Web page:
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Highlights from this issue
  1. Ben Stenson, Associate Editor

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Intravitreal anti-vascular endothelial growth factor for ROP

This highly informative review article by Darlow et al reviews the scientific background for the use of intravitreal anti-vascular endothelial growth factor for the treatment of retinopathy of prematurity and places the findings of the BEAT-ROP trial of Bevacizumab in the context of evolving knowledge in this subject area. Although the treatment results in impressive effects on the eyes, there is a great deal to learn. Because these agents enter the systemic circulation and suppress vascular endothelial growth factor (VEGF) levels systemically there is significant potential for adverse effects on other developing organs. Emerging evidence from the trials of different oxygen saturation target ranges is giving rise to renewed caution over the use of lower saturation targets to prevent ROP, so the condition is here to stay for the time being. The need to contain enthusiasm for a new approach until the later outcomes of treatment are known is a familiar dilemma for neonatologists. Anecdotal experience with Bevacizumab and other similar agents is increasing. Experience shows that observational data are a poor substitute for randomised controlled trials and it is crucial that larger trials are done before there is further change in practice. See page F170


Three articles in this issue consider the measurement of outcomes and the use of data to improve care. The original research data are from Smith et al (See page F103). They gathered birth data and all registered deaths for all Primary Care Trusts (PCTs) in England for 2005–2008. There were substantial differences in the reporting of preterm births <24 weeks of gestation as live births. The lowest 5% of PCTs reported 26.3% live births and the highest 5% reported live births of 79.5%. As gestation advanced the variation was still present but diminished rapidly. These differences accounted for similarly large variation in the proportion of infant deaths that were reported and excluding them might give rise to more meaningful comparisons of deaths in liveborn infants. In a linked editorial, Hummler (See page F96) considers the article in the context of other examples from the literature highlighting some key points for those interpreting data of this sort. Ideally pregnancy outcomes should be determined for pregnancies where there is a live fetus at 22 weeks gestation or more. In the absence of high quality data about the perinatal management of deliveries before 24 weeks, excluding them is an option but this would exclude around a third of all deaths from comparisons. Spencer and Modi (See page F175) describe the developments in the UK regarding collection, sharing and use of national collection of neonatal data to support specialist care and improve infant outcomes.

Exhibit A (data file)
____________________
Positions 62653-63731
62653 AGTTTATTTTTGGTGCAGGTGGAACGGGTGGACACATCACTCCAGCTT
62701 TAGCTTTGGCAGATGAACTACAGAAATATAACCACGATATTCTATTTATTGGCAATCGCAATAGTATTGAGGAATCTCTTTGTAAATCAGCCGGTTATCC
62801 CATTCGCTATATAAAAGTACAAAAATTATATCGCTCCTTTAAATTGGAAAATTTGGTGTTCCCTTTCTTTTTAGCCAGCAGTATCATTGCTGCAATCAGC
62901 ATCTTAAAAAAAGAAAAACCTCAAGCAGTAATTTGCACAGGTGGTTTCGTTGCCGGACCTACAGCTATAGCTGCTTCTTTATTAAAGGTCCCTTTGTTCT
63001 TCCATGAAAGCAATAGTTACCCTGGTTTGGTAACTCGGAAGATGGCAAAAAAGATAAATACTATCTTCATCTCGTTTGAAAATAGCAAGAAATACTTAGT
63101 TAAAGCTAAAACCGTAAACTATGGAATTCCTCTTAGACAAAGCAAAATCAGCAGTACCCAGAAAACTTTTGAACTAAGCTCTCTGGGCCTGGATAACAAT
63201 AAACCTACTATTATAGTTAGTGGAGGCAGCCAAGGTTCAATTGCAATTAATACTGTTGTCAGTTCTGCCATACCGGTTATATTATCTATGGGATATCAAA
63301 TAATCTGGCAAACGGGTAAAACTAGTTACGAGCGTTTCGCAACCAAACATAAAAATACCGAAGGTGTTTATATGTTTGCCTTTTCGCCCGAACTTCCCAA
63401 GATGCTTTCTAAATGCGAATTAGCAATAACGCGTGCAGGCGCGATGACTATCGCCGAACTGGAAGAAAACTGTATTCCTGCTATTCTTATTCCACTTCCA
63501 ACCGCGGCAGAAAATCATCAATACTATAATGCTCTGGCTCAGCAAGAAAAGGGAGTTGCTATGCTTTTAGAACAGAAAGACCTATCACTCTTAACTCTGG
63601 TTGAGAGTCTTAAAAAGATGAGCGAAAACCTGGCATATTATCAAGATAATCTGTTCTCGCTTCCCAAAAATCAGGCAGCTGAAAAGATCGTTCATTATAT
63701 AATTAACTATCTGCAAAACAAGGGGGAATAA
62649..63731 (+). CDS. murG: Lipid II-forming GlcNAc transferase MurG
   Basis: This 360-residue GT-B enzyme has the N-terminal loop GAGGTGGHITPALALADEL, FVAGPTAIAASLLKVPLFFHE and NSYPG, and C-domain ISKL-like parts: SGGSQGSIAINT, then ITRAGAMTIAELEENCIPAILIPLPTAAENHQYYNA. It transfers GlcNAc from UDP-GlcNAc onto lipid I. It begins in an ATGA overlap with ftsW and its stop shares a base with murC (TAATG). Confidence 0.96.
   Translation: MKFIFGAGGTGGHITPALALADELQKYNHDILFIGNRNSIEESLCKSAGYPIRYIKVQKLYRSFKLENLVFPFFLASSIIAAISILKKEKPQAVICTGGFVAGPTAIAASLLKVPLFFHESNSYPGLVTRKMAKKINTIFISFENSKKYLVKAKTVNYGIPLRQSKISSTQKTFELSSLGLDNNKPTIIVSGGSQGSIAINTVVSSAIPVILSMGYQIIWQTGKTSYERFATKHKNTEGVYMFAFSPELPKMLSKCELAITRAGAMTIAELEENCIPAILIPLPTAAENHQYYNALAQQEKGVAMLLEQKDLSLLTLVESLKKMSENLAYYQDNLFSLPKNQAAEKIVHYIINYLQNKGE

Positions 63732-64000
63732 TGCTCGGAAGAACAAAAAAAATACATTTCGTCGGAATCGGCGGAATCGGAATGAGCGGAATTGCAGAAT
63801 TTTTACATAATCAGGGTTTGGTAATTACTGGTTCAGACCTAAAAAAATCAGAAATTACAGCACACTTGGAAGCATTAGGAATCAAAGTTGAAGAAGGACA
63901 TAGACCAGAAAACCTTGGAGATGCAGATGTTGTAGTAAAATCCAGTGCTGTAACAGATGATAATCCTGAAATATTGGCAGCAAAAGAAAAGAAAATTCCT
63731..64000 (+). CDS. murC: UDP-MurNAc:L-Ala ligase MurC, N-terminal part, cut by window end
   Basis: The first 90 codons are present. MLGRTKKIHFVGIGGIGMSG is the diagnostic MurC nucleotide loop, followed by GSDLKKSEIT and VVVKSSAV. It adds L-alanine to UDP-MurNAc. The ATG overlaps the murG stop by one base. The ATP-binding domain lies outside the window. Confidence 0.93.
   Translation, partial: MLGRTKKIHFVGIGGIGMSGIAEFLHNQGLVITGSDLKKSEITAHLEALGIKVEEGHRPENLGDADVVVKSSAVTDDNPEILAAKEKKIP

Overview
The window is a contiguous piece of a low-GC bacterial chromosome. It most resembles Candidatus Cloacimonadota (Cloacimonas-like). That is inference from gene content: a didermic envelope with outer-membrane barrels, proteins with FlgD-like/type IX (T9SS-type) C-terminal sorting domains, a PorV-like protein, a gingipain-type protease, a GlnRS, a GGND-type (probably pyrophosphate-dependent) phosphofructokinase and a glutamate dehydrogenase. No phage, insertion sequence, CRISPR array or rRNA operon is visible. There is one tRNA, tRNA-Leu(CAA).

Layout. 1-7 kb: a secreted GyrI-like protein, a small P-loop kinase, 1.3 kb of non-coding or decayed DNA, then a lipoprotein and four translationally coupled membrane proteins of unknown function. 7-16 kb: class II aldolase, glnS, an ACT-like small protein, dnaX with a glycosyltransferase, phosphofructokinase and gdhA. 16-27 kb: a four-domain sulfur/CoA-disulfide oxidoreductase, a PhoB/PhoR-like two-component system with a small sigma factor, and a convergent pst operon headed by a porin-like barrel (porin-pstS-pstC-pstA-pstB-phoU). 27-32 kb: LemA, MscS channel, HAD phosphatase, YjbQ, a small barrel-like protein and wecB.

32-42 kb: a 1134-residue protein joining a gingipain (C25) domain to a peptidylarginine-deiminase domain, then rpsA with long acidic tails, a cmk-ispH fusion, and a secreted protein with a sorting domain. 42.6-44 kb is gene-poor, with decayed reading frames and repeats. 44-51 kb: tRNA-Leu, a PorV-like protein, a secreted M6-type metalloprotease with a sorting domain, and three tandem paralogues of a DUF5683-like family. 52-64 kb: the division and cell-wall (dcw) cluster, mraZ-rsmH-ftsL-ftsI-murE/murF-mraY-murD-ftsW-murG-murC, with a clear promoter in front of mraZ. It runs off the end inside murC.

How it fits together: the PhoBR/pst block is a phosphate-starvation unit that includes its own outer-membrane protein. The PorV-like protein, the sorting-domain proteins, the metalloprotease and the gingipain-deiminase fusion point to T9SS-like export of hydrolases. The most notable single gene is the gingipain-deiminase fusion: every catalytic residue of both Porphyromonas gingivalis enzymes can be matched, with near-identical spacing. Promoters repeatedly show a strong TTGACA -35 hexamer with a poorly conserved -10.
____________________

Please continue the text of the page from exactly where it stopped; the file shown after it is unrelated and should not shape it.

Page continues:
Haemangiomas and β2 agonists?

In light of evidence suggesting that treatment with β blockers is associated with reduction in size of infantile haemangiomas, Meyer et al hypothesised that β 2 agonist use for tocolysis might increase their occurrence in preterm infants. In a study of 328 preterm infants their hypothesis was supported. The OR for development of infantile haemangioma after intrauterine exposure to hexoprenaline was 4.3 (95% CI 1.4 to 13.8). See page F108


Treatments given to increase blood pressure generally do so. Just about everything else on the subject of appropriate measures of organ perfusion, indications for treatment and risks and benefits of treatments is up for grabs and is happily the subject of a lot of current research. Burchfield et al measured cerebral oxygenation with near infra-red spectroscopy in preterm infants <30 weeks’ gestation who were treated for hypotension (mean blood pressure <30 mm Hg). Blood pressure increased and cerebral oxygenation (which did not appear reduced before treatment) stayed the same. Others have had similar findings. The brain may be the best perfused organ so measuring the brain alone may not give the optimal information for guiding clinical practice in terms of overall organ perfusion. See page F117

Osmality or osmolarity?

Do you know the difference been the two?—nor did I, but I did after reading the informative article by Pearson et al. As well as explaining the science, they summarise the weakness of the evidence behind the commonly stated view that it is an important risk for the development of necrotising enterocolitis and show that it is likely to be of little relevance within the context of current milks and milk fortification practices. See page F166

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